1. Fat takes more than four times the space as muscle. TRUE – muscle takes up less space so that’s why sometimes inches can come off but the scale doesn’t change.2. You can turn fat into muscle through training. FALSE – Body fat and muscle are two completely different tissues and have different structures and functions. One does not have the capability to turn into the other.
BREAK OUT OF YOUR EXERCISE RUT.By Shane McLean, Certified Personal Trainer. Love exercise but sick and tired of not getting the results you deserve? Making small changes in your current routine could be just what you’re looking for. Implement one or more of the following plateau busters next time you’re getting after it. Your body will thank you for it. 1. Change the tempo
I hear this statement all the time, “heavy weights with low repetitions will bulk you up while light weights with high repetitions will tone you up”. Is there a difference in these two types of training? The answer is yes – but it’s not about the way you look, it’s about the muscle strength vs. muscle endurance.
So many women today are so fearful of “bulking up” and becoming “too muscular” that they oftentimes avoid the weight machines, barbells and dumbbells completely. Women feel more comfortable and less intimidated using the cardiovascular equipment and you can usually find the majority of the females in the gym running on the treadmills, biking on the recumbent bicycle or striding away on the elliptical machine.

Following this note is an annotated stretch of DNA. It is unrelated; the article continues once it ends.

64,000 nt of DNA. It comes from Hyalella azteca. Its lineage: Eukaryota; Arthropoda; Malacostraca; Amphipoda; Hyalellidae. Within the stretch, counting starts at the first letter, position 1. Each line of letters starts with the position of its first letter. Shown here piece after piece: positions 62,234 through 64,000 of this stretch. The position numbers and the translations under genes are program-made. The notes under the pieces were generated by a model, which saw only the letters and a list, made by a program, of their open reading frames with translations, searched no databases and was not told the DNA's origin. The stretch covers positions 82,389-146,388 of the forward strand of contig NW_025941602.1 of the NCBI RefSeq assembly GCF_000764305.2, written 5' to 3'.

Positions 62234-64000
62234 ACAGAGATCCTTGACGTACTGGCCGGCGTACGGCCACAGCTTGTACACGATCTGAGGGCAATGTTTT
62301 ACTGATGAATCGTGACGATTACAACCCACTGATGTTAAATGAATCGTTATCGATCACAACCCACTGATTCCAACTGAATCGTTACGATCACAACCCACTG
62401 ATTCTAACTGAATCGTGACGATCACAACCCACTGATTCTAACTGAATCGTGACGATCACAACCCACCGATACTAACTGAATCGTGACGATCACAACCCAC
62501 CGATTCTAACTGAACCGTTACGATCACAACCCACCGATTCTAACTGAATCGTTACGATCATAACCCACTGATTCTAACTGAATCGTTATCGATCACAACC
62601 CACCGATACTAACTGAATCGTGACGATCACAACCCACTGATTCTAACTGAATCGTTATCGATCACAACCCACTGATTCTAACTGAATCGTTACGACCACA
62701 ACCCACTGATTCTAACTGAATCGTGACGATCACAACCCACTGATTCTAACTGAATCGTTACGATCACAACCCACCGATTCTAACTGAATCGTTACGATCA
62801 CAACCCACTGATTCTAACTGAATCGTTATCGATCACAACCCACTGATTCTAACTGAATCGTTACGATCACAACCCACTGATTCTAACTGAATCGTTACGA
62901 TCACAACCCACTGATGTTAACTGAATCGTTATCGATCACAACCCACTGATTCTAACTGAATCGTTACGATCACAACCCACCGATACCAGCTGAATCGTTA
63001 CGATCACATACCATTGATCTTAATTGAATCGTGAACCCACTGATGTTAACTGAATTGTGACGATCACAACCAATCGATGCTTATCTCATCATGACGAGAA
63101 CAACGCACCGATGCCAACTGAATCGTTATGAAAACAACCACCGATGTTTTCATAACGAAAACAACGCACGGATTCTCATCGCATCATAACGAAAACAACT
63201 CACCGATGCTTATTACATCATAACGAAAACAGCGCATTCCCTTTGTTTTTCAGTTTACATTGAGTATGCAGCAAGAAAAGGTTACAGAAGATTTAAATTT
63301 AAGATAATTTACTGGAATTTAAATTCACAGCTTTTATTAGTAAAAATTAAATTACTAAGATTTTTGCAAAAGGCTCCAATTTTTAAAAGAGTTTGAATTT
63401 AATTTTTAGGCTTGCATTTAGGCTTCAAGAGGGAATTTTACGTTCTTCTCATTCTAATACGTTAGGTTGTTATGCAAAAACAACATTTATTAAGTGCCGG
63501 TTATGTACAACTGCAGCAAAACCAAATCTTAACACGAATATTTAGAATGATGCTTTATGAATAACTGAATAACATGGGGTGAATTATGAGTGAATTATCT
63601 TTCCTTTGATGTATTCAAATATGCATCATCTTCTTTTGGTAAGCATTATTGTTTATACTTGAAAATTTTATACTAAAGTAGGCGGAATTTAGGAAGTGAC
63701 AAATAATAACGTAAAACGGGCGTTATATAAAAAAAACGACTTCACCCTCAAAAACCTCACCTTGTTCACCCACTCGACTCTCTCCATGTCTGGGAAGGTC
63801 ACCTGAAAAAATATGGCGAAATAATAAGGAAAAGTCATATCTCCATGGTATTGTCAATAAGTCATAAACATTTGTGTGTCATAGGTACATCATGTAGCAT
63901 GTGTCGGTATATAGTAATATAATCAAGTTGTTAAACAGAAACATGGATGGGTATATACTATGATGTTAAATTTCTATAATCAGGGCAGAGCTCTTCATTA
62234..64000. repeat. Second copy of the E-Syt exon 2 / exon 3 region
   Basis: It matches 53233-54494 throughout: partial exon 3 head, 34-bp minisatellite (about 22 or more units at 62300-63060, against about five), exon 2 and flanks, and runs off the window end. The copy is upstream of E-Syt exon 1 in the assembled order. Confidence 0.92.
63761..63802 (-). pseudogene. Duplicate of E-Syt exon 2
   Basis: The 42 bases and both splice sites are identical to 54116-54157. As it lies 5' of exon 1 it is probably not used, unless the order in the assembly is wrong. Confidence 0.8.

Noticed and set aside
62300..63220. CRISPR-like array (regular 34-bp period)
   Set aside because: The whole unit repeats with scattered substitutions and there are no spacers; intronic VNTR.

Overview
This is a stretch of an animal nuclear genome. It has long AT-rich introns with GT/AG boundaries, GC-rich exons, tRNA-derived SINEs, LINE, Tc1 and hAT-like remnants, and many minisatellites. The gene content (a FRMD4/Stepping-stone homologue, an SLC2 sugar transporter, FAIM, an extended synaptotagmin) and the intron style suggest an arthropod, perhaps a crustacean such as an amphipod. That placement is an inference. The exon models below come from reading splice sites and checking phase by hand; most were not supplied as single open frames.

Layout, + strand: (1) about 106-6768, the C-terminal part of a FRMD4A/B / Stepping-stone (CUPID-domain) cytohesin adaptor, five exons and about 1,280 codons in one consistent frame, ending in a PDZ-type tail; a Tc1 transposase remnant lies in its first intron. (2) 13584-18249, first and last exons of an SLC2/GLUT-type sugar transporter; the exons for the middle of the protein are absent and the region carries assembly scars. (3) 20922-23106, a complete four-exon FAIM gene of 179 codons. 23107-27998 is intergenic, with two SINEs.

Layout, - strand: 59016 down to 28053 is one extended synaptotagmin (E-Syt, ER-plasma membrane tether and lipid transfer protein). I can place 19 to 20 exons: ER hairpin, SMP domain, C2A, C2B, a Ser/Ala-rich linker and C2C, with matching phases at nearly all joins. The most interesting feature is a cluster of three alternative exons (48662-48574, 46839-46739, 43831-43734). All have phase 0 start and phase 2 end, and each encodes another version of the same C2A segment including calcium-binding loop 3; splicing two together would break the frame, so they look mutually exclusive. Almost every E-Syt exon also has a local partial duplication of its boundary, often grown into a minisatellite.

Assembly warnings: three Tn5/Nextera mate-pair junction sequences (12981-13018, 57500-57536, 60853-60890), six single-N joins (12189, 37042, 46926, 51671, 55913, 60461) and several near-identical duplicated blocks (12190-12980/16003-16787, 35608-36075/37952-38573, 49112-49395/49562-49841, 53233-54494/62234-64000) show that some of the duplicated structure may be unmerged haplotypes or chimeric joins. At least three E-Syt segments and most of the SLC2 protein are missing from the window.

When we incur minor injuries, we are often not sure of whether to use heat or ice as a means of first aid. The matter is made even more confusing by the fact that we are inundated by advertisements of over-the-counter products. There are basic ways to determine whether you should use heat or ice to treat a minor injury, and there are specific steps for effectively applying each option. Instructions 1
The KewlFit targeted temperature 58°F/14°C Cooling Vest by TechNiche International is changing the way athletes workout. Athletes from a wide range of sports are reporting increases in endurance, performance and workout intensity.